- see also Charities; Families; Fringe benefits; Land
Matt Grudnoff, The Australia Institute (January 2016). The largest tax concession in Australia is the capital gains tax (CGT) exemption for the main residence. Last year it cost the budget $46 billion and is predicted to cost the budget $189 billion over the next four years. Each year the cost of the CGT exemption on for the main residence costs the federal budget more than Defence, Education or Medicare.
With the government looking for budget savings that do not disproportionately impact low income households, it is appropriate to look at this very large tax concession.
Rod Campbell, Matt Grudnoff, Dave Richardson, Tom Swann, Cam Amos and Molly Johnson, The Australia Institute (June 2015). Donations to environment organisations in Australia are tax deductible as long as the organisation in question is listed on the Commonwealth Register of Environmental Organisations. This listing gives an organisation Deductible Gift Recipient (DGR) status. A parliamentary inquiry is looking into the Register, largely at the behest of the mining industry.
Rod Campbell, The Australia Institute (June 2015). The mining industry has convinced the Federal Government to hold an inquiry into the tax deductible gift status of environmental organisations who oppose mining projects.
Matt Grudnoff, The Australia Institute (April 2015). While a large number of people take advantage of negative gearing for residential investment properties in Australia, the majority of the benefits are more narrowly focused. A previous paper by the Australia Institute looked at how the benefit of negative gearing was distributed by income and aged groups. It also looked at how negative gearing and the capital gains tax discount was distorting the property market. This paper will focus on the geographic distribution of negative gearing by federal electorates.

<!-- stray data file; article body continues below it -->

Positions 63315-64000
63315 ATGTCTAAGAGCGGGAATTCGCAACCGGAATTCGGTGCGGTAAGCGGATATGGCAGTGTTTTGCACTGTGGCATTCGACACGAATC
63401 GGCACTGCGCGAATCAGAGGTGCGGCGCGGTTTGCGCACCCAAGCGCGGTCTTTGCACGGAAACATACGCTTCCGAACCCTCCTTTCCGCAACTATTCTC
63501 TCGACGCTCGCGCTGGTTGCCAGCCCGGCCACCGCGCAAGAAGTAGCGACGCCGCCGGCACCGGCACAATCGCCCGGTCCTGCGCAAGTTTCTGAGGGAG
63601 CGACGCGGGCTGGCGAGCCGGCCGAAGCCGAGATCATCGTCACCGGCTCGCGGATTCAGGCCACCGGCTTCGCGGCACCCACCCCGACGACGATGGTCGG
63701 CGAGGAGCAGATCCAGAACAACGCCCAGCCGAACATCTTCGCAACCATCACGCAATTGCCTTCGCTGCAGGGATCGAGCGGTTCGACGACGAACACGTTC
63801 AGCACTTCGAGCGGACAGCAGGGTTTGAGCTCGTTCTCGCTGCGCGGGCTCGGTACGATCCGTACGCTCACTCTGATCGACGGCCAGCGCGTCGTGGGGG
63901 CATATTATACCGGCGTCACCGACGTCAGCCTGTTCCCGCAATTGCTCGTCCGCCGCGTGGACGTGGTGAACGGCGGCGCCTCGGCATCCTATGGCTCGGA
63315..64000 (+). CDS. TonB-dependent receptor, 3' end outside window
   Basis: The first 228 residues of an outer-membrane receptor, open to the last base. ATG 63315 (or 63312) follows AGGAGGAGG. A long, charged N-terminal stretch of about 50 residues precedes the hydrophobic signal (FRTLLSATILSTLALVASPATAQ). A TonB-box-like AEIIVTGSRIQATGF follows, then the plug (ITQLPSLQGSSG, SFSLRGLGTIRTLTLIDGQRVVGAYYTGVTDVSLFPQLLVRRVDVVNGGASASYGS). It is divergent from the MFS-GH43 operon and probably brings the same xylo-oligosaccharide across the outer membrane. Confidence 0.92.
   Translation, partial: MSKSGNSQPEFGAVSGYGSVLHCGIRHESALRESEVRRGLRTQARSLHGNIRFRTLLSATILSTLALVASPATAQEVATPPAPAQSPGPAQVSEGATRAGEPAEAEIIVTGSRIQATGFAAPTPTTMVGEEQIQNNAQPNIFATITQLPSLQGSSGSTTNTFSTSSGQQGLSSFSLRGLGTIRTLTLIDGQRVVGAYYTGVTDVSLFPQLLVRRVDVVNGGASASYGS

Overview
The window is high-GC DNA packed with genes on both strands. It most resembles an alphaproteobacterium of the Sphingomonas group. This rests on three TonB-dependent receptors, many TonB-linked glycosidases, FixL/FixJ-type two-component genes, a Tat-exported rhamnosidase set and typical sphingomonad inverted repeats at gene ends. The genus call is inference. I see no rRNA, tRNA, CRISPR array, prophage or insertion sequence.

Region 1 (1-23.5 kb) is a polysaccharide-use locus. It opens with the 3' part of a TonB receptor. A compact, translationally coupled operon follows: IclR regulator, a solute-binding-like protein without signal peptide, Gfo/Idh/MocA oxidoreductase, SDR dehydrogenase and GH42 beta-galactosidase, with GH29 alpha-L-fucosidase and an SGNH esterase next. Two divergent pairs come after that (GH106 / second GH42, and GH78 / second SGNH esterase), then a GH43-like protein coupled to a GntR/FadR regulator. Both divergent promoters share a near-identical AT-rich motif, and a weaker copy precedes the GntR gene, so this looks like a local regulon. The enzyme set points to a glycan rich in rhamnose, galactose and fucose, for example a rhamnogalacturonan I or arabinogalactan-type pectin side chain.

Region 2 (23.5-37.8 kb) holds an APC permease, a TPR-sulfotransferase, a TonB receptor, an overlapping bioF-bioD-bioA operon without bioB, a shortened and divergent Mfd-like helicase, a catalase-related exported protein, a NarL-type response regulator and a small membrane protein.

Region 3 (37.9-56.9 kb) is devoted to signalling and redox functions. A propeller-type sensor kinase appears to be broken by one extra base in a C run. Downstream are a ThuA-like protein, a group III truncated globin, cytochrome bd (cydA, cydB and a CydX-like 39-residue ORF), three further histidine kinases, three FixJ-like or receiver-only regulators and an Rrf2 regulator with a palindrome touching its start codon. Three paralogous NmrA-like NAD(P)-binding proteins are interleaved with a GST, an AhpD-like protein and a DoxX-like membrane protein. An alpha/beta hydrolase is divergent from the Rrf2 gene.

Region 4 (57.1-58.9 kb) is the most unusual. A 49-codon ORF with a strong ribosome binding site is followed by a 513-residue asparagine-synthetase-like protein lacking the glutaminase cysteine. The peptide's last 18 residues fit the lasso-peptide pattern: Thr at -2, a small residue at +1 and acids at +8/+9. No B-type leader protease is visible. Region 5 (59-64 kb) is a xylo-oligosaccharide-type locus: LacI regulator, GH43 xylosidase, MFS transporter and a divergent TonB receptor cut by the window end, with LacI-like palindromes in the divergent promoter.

An analysis of the data shows that taxable income and the proportion of people undertaking negative gearing are correlated. As income increases so does the number of people undertaking negative gearing. Taxable income and net rental loss are also correlated. As income rises the amount deducted because of negative gearing also rises.
Richard Denniss, The Australia Institute (April 2015). Richard Denniss, Executive Director of The Australia Institute and long-time advocate of overhaul to the super tax concessions scheme, has welcomed moves on the issue by the Australian Labor Party but says it needs to be the start, not the end of the conversation.
Matt Grudnoff, The Australia Institute (April 2015). Franking credits are worth about $30 billion per year in Australia. About $10 billion go to households and another $10 billion go to superannuation funds, trusts and charities. The remaining $10 billion go to other Australian companies.
The international evidence shows that Australia is extremely generous when it comes to franking credits. But which Australians is the government being generous to? NATSEM have modelled for The Australia Institute the amount and distribution of franking credits, revealing that they flow overwhelmingly to very high income earning households.
Reform the Research Tax Credit – Or Let It Die
Citizens for Tax Justice (December 2013). Business lobbyists are pushing Congress to enact tax “extenders” — a bill to extend several temporary tax breaks for business that expire at the end of this year. A new report from Citizens for Tax Justice examines the largest of those provisions, the federal research and experimentation tax credit, a tax subsidy that is supposed to encourage businesses to perform research that benefits society. The report explains that the research credit is riddled with problems and should be either reformed dramatically or allowed to expire.
Reforming Australia’s Hidden Welfare State: Tax Expenditures as Welfare for the Rich